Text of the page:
• Brian Demo

Hold my beer and watch me renovate this....part 2

Updated: May 22, 2019

We had finally moved from demolition mode to rebuild time. We started out with the flooring. We had originally planned a lock style floor board type but after reading some reviews and lessons learned from other RVers, we realized that was a bad idea. It is after, a constant rolling earthquake as you go down the road. We decided to go with a vinyl glue type instead. It is scratch resistant, easy to put down, and simple to maintain. BEFORE you put down floors in an RV, you must make sure that you get up EVERY SPECK OF DIRT off the floor. If you don't it will show up as a nice pimple under your floor board. Not that we know of course, we have just heard of this happening.......you believe me right? I didn't think so. We found that issue, fixed it, and also added a primer to the floor as well to ensure that the boards stuck. One year later, they are all still holding thankfully and we have spares just in case we need to replace a few. The cutting and aligning was extremely simple and nearly painless. This was a huge boost in moral/happiness for us to see this because it really gave us the sense of progress.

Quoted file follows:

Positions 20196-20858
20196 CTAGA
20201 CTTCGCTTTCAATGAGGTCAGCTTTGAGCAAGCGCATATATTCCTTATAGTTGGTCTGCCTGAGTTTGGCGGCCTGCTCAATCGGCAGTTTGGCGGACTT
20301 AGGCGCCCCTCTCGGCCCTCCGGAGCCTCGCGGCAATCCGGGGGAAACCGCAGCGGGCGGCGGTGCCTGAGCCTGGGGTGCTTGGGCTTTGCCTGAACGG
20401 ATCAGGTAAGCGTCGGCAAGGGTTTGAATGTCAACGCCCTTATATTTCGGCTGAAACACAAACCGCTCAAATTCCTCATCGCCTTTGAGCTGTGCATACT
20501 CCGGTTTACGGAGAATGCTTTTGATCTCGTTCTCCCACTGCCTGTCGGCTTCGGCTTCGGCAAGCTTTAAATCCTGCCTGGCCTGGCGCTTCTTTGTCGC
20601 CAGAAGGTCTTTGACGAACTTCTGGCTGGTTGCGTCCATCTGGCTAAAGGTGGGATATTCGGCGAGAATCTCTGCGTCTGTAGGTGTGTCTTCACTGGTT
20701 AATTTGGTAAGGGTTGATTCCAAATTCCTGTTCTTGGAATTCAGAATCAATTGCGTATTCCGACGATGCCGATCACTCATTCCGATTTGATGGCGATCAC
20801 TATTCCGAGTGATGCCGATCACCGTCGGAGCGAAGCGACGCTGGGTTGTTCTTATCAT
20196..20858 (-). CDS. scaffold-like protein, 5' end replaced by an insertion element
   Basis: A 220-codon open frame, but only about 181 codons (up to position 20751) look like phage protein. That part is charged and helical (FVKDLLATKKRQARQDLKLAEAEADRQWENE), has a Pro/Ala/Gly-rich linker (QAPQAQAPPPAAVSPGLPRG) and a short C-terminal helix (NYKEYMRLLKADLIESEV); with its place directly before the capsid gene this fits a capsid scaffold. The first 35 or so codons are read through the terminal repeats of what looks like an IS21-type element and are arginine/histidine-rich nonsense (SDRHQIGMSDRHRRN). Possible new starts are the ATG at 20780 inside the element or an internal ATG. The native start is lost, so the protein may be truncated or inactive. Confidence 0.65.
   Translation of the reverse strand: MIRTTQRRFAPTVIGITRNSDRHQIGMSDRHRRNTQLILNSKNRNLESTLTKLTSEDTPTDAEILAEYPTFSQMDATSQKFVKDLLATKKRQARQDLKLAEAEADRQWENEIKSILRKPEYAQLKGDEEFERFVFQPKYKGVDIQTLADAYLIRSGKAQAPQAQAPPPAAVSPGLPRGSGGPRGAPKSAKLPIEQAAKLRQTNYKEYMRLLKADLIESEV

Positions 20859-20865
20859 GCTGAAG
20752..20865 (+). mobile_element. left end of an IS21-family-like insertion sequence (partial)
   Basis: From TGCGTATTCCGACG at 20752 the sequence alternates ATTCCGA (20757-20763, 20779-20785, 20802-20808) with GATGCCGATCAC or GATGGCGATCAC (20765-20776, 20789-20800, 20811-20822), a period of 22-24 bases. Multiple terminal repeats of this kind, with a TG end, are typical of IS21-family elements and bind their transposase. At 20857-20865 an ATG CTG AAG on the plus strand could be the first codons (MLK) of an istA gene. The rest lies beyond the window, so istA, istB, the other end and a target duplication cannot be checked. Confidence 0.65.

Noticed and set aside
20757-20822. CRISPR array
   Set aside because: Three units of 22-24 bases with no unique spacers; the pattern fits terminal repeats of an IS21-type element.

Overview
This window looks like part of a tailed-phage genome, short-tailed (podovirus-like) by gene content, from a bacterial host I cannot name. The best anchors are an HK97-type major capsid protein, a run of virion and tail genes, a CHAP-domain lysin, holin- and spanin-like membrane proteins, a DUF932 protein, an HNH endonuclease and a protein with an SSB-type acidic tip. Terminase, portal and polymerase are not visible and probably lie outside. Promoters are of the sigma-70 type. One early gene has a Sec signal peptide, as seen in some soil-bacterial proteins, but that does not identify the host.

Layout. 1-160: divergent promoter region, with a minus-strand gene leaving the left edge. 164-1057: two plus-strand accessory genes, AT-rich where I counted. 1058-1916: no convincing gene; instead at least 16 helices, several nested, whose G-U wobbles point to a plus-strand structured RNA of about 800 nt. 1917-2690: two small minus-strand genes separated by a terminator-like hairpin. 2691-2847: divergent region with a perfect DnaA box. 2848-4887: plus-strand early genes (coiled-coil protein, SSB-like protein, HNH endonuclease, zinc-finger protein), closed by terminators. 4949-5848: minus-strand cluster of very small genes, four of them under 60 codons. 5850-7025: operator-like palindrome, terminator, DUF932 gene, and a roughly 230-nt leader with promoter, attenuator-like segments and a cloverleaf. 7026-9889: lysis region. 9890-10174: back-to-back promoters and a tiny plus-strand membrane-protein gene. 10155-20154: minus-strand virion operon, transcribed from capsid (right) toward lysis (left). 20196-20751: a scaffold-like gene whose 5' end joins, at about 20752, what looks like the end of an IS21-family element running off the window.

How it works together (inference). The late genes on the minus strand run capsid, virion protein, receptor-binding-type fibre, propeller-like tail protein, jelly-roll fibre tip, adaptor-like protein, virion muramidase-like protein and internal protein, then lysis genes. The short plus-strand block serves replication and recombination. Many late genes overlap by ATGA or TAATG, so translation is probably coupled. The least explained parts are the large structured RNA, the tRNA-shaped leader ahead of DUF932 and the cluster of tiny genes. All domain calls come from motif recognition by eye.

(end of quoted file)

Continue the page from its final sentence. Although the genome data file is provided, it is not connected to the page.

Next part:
With the flooring installed, we decided on another thing to change. Our stove/oven combination was something that we deemed we wouldn't use. We didn't plan on using an oven at all really and in truth, the idea of the oven always freaked me out. Possible gas leaking, pilot light going out, and the dreaded we get blown up in our sleep because of it (which hasn't happened, or so I've been told/read about). So we decided to replace it and install just a cooktop style one. Walmart had the best price for the one we had decided on from other website reviews (namely Camping World but was almost $75 less than them) and would fit our gas line set up. Jennie had also found a "tile wallpaper" that she wanted to try out. It actually complimented the kitchen nicely. *UPDATE A YEAR LATER* it is still stuck on but our toaster oven (post coming about that later) was too close to it on several occasions. Um...it doesn't like that much heat FYI.